In early 1985, after being released from prison where he served 22 months on charges of political subversion, Filipino church worker Karl Gaspar began to consider what would be the next step on his political and spiritual journey. He decided to immerse himself for six months in the lives of the people of the island of Negros, one of the poorest areas of the Philippines.
While in Negros, Gaspar kept a journal in which he reflected on his personal experiences and those of the people he came to know and love. Explaining in the foreword to his journal that names of places and persons had been changed, Gaspar states, "We all know why this is necessary."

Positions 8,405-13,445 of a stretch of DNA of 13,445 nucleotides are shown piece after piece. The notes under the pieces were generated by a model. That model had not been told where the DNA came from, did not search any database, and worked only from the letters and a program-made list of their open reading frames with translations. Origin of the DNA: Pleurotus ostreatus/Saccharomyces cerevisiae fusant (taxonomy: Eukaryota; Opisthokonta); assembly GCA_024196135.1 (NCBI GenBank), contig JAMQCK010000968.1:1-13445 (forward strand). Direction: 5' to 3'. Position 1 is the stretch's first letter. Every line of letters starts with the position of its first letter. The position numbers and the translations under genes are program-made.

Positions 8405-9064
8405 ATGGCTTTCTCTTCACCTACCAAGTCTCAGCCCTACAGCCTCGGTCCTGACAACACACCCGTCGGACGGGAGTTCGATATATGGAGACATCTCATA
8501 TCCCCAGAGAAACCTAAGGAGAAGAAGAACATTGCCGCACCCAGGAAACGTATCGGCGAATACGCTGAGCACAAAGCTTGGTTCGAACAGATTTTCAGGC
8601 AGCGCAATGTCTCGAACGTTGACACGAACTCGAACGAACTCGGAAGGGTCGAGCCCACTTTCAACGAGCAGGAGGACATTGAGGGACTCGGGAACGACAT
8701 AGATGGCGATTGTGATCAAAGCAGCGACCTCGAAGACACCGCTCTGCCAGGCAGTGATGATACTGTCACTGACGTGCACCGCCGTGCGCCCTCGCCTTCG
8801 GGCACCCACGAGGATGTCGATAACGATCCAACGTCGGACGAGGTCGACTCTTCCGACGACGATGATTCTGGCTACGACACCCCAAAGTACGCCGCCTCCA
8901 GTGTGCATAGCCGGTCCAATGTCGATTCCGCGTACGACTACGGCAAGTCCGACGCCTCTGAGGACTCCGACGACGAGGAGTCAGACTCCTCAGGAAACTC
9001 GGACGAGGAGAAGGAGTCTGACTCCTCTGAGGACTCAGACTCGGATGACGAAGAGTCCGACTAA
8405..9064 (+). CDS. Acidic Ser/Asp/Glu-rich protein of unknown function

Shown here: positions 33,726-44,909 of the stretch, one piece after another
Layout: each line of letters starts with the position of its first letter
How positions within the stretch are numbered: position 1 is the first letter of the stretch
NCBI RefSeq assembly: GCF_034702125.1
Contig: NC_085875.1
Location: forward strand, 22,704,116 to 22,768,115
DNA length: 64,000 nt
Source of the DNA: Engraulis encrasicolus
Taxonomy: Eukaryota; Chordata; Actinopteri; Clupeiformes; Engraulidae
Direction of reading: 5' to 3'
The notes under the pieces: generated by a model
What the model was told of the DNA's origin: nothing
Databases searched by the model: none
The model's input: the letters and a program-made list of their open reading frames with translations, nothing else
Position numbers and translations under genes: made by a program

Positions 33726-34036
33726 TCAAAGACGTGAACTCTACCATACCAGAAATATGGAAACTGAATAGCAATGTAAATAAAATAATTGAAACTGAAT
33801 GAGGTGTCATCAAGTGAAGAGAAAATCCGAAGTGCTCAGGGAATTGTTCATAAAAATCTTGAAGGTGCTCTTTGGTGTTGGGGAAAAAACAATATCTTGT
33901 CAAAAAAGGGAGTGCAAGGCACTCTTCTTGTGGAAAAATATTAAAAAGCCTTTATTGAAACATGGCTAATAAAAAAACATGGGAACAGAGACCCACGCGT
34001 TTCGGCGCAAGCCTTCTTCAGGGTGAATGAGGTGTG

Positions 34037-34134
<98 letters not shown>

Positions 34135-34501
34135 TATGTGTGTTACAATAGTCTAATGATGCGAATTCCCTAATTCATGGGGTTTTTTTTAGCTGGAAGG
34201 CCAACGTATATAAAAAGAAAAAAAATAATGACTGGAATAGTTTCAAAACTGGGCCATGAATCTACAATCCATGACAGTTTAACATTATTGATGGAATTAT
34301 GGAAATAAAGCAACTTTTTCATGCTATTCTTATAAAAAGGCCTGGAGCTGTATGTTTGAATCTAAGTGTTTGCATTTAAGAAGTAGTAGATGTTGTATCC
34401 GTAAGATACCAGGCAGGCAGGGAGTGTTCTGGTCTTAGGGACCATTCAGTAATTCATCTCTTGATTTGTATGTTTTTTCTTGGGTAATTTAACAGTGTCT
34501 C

The journal was distributed to Gaspar's close friends, including Jim Wallis, and contains both rich and disturbing reflections. We offer an excerpt from the journal here. --The Editors
THE BACOLOD AIRPORT was jam-packed at the time of my arrival from Manila. It was high noon. A pleasant breeze greeted us as we alighted from the plane, and I was filled with excitement.
Up there in the clouds I had thought, "Negros, here I come." Negros meant a new life, a new opening. I kept asking myself, "Is this the right choice?" Perhaps. "Is it God's hand that is leading me to this direction? Or is it only a temporary escape?" But how can one escape life's realities and challenges in a place like Negros? No, this is not an escape. It is a new sojourn.